Isn’t de Blasio just doing what other public officials do, humanizing himself via a stable family? Mitt Romney loved having his Justice League of sons on the campaign trail, and Chelsea Clinton’s braces and hair constantly floated in the Billary background. Color-coordinated family portraits are de rigueur for gubernatorial candidates, and congressional hopefuls are practically expected to avoid singledom and divorce.
Ever since Richard Nixon’s cringeworthy 1968 cameo on Laugh In, politicians have sought some talisman to make them “hip”: a saxophone, some hoop skills, a Macarena dance. But perhaps those concerted efforts of cool are just too overt in our modern age of irony. It’s trying too hard, and it seems desperate. Worse, it’s not a reliable vote winner.
Enter the domestic hipsterdom of racially mixed family, a multivalent Rorschach for political campaigns. It appeals to multiple demographic groups. It demonstrates that race doesn’t matter. It demonstrates that race does matter. Its mere existence is politically suggestive, even when the family members aren’t doing anything. It’s race baiting and race trading, with little effort on the family. Biracial cool: the newest electoral asset.
Using marriage and partnership to cement political allegiances is one of the oldest and most organic appeals to public relations and diplomacy. Dynastic marriages took place in the ancient world to forge alliances between nation-states. It was a favorite strategy of both Alexander the Great and Queen Victoria to meld political relationships. The blended children born into these marriages represented a united and hopeful future.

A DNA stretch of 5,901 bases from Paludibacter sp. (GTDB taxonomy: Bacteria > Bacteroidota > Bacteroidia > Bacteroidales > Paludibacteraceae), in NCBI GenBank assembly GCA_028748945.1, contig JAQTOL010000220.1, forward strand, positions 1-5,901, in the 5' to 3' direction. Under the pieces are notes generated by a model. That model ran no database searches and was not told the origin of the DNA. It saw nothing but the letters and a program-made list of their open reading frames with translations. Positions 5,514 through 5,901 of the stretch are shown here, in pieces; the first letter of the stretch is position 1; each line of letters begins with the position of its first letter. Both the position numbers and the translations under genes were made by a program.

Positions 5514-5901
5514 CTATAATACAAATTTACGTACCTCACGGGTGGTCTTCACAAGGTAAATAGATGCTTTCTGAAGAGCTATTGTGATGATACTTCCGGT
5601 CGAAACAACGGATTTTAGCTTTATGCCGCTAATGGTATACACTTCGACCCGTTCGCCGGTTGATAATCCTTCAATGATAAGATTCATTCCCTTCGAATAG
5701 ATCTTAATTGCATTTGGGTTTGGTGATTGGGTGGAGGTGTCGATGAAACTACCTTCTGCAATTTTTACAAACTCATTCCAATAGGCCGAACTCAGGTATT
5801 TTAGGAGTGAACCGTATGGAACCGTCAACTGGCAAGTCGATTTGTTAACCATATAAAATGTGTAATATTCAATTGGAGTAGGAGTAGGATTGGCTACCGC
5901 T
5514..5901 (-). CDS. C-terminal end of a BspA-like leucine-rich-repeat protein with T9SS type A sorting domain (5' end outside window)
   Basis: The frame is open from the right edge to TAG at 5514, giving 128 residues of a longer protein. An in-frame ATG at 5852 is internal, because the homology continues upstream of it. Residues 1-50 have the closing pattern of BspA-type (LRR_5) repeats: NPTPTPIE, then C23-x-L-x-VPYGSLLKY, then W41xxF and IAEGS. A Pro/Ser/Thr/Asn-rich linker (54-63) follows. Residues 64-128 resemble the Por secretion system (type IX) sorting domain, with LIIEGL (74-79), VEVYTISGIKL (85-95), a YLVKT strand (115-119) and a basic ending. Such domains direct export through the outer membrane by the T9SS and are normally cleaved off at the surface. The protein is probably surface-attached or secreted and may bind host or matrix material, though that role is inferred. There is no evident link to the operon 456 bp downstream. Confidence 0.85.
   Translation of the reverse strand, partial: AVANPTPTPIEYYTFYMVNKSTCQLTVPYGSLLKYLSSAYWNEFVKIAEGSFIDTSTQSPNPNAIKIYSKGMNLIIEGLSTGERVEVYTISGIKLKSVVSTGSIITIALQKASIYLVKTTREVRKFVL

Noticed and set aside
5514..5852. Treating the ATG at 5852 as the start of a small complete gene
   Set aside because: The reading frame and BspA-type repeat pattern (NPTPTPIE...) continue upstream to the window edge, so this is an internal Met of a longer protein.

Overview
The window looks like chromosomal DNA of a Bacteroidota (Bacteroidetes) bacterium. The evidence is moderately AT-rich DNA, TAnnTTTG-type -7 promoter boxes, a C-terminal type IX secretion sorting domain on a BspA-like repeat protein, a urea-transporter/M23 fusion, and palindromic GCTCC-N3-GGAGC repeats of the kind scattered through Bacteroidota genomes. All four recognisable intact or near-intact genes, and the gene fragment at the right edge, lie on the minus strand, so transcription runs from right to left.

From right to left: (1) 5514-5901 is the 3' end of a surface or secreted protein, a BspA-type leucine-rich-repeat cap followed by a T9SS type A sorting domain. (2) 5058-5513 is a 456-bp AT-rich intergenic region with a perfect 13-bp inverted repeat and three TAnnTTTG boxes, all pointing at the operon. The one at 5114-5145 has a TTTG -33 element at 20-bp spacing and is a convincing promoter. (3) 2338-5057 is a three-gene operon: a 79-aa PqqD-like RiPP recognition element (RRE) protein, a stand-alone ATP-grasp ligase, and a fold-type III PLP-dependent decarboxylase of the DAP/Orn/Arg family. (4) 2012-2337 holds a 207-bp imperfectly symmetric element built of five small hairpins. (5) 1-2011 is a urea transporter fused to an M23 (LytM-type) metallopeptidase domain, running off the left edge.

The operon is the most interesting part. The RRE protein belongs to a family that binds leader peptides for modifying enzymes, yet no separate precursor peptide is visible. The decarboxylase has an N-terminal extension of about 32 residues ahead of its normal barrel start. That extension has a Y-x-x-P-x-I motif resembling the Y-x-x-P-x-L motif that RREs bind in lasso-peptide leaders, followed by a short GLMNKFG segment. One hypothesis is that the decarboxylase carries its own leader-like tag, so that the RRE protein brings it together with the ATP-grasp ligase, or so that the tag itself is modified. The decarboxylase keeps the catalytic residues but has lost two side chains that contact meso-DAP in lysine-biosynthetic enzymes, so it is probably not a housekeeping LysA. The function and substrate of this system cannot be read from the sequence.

Even in our present age, political candidates are capitalizing on the wide appeal of mixed families. In certain jurisdictions, multiple alliances may work as an electoral asset. Jeb Bush’s marriage to Mexican-born Columba Gallo improved his image among Latino voters in Florida. Barack Obama’s famous incantations of Kenya, Kansas, Indonesia, and Hawaii made him an international everyman of mystery.
In no way, however, does de Blasio’s victory signal a universal acceptance of interracial marriage. It’s only been legal nationwide since 1967, and substantial vestiges of prejudice remain. In some parts of the country—and even parts of New York City—it remains taboo. His campaign might not work outside of New York and San Francisco, and it most likely would fall flat in a statewide or federal election.
Interracial marriage is still seen as a stain on political careers, as it has been for most of American history. The relationship of Thomas Jefferson and his slave Sally Hemings continues to vex, as it did in 1802. Harold Ford, Jr. lost his 2006 Senate bid in Tennessee because a commercial suggested that he dated white women. Bob Bennett, a former Republican senator from Utah, claimed in 1999 that the only way that George W. Bush could lose the 2000 presidential nomination would be if he stepped “in front of a bus or some woman [came] forward, let’s say some black woman, with an illegitimate child that he fathered.”
Even today, in the age of Obama, interracial marriage and partnership in public office is extraordinarily rare—even rarer than the mixed institution itself. Freedom of intimacy is far from a settled issue in American politics and society, and it encompasses more than race. Discrimination continues against single people and unmarried and same-sex couples, and these tensions about the proper way to live out our home lives translate into domestic referenda at the ballot box. The overwhelming norm is for politicians to be married, with children, to someone of their own race and of a different gender.
But witnessing a politician with a nontraditional family succeed at the polls wonderfully legitimizes the de Blasios’ rightful place in the collective identity of “normal family.” There’s nothing wrong with celebrating these families as First Families—they’ve been in second class for too long.
We want to hear what you think. Submit a letter to the editor or write to email@example.com.